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For Electric Cooperative Members

May 2008 Letters

TCP Talk

Letters and comments from our readers

Country Doctors the ‘Best’
I look forward to receiving Texas Co-op Power because I have come to expect at least one article in each issue to inform and delight me. The February issue is no exception. In fact, for me, the article by Sandy Sheehy, “Country Doctors,” is the best of the best. It makes me want to load up my trailer and move to Weimar. More important, it fills me with hope and thanksgiving that rural physician programs exist in Texas medical schools and that doctors opt to embrace this gift. Thanks for the good work your magazine does.

Harold Hollis, Navasota Valley Electric Cooperative

Solar Systems Expensive
The two primary issues in developing and integrating alternative energy are seamless, ease-of-use reliability and cost factors. As an example, current market for an installed, turnkey photovoltaic (PV) system is around $9 per watt generated, so a 5-kilowatt home system would be about $45,000 before rebates, if any. This assumes a six-hour-a-day average, and such a system would generate about 10,950 kilowatt-hours a year, $1,095 at 10 cents per kWh, which works out to a 41-year payback. But that energy is generated almost entirely during the so-called “peak” hours. The two main factors to consider with self-generation are: What do you pay now? And how long do you expect to live where you are?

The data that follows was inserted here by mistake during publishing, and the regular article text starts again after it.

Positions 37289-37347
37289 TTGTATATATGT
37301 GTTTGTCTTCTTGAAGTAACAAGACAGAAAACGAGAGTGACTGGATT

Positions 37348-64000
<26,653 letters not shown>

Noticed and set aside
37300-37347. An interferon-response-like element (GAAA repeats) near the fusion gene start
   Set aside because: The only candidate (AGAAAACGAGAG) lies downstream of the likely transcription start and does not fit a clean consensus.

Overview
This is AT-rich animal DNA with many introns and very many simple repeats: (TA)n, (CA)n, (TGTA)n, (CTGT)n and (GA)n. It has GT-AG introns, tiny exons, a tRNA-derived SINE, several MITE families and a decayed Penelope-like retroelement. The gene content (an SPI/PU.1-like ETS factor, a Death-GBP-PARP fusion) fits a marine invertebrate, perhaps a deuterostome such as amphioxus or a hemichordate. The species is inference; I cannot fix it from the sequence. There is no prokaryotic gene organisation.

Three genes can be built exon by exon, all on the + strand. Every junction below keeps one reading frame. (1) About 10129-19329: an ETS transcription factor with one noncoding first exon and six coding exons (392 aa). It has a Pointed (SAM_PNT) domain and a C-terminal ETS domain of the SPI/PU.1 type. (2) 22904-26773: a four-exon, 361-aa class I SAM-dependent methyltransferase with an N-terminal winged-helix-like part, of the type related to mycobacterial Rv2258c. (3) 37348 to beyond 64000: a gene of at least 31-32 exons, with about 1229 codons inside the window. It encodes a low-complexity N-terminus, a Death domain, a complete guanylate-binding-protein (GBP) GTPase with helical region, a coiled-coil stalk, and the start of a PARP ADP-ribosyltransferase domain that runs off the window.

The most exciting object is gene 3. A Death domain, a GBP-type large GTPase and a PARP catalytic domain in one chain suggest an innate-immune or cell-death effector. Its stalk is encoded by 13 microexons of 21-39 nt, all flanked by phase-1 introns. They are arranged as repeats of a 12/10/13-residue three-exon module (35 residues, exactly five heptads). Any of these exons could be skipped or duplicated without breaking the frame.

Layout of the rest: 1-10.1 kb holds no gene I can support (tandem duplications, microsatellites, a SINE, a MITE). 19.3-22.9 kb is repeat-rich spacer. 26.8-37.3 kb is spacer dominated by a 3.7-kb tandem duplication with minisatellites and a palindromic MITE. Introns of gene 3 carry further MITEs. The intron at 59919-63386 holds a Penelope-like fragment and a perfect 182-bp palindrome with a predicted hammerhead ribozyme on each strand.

Daniel Lea, Cedar Park, Pedernales Electric Cooperative